To some extent, parties are responsible themselves for whether they are associated with economic or socio-cultural topics. They can set a certain issue agenda in their public communication and through this contribute to how voters conceive of party positions. By highlighting certain issues and, for example, putting special emphasis on socio-cultural issues, a party with right-wing socio-cultural and moderate economic positions thus co-determines whether it will be perceived as more or less right-wing. What a party talks about is what it gets associated with.

Figure 2: The AfD’s issue salience over time

Note: Figures are based on computer-assisted content analyses of the AfD’s press releases.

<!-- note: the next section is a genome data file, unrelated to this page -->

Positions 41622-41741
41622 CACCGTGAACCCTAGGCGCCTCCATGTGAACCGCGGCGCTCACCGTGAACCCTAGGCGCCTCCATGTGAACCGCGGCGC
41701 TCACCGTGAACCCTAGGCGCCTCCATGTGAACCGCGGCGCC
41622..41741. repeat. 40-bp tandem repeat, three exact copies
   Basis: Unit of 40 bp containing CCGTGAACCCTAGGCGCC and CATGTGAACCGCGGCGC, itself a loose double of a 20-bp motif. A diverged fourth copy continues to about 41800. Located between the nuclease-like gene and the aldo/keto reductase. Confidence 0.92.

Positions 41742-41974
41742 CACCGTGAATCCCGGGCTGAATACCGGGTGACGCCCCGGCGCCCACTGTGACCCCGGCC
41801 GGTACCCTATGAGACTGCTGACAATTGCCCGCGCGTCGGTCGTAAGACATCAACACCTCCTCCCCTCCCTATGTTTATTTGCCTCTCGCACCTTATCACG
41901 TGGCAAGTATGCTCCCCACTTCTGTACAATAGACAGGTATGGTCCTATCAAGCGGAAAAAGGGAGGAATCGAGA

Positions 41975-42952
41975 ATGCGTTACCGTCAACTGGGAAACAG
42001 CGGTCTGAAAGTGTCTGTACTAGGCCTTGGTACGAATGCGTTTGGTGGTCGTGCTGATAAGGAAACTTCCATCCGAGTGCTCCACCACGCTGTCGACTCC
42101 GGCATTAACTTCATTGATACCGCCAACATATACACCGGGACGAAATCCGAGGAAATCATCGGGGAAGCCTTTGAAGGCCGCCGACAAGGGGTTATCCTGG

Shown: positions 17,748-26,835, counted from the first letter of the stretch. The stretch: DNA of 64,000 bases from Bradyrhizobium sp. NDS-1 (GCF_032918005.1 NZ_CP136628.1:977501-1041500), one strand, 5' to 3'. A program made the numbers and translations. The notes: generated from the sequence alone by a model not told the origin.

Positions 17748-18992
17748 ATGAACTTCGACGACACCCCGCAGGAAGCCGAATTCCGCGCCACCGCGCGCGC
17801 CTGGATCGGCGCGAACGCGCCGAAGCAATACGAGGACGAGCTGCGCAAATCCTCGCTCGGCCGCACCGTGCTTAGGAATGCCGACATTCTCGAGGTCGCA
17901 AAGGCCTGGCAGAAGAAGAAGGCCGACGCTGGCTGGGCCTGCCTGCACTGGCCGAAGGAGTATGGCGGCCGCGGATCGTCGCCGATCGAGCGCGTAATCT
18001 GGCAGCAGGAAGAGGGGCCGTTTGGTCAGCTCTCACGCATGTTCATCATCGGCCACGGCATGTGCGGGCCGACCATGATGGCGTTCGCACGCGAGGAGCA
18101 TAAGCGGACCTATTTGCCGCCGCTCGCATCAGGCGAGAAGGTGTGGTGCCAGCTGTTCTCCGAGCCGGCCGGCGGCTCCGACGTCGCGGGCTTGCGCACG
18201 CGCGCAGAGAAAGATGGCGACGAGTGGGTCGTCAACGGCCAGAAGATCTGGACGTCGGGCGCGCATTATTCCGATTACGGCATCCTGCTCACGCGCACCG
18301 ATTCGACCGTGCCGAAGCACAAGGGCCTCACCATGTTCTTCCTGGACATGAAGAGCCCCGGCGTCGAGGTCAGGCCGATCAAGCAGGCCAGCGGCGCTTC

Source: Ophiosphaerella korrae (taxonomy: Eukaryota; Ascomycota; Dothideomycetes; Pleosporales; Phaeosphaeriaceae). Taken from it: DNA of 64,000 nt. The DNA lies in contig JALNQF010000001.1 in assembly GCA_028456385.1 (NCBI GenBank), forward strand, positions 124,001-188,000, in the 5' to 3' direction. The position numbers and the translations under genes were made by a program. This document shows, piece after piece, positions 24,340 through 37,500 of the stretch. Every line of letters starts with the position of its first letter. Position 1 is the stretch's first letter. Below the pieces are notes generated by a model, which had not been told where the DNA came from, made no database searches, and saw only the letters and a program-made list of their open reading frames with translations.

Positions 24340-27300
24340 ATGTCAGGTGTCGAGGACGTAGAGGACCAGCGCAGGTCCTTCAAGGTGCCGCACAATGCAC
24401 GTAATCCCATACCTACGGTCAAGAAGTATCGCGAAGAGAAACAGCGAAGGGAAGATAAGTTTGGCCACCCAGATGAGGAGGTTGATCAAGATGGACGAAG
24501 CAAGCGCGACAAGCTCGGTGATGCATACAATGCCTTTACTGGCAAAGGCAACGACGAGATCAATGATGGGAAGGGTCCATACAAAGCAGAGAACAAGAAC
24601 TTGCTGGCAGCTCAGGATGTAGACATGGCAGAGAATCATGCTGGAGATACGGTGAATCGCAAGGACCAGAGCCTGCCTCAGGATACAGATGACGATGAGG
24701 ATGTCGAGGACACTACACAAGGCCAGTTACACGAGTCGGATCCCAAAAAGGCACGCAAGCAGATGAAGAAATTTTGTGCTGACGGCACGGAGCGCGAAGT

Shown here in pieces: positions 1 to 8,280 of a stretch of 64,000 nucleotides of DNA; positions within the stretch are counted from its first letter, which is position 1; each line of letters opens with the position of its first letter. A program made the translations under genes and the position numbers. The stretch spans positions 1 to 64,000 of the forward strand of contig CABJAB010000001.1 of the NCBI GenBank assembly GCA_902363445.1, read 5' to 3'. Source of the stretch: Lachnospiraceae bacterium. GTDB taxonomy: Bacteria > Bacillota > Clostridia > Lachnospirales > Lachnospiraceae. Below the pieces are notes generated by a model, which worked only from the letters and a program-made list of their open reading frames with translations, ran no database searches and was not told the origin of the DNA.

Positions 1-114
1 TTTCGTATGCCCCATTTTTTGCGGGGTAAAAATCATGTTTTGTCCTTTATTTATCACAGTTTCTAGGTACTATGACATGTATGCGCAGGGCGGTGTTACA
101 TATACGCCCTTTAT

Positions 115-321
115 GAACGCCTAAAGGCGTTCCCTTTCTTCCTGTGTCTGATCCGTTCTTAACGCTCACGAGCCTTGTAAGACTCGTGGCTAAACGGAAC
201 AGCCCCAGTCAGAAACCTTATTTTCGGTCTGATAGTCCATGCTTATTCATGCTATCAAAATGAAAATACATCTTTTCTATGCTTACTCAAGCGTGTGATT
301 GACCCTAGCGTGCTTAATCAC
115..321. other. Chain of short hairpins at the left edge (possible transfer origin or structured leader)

The political agenda of the AfD has changed considerably during the past few years, as an analysis of press releases from 2013 to 2016 (Figure 2) shows:  while in the founding phase, economic issues were predominant, the thematic emphasis has shifted increasingly to socio-cultural issues such as migration, integration and the role of Islam. Considering that the AfD is perceived as much more right-wing on this dimension than on economic issues, this shift in emphasis can also explain the changed perception of the AfD as a radical-right party.

The importance of voters’ issue emphasis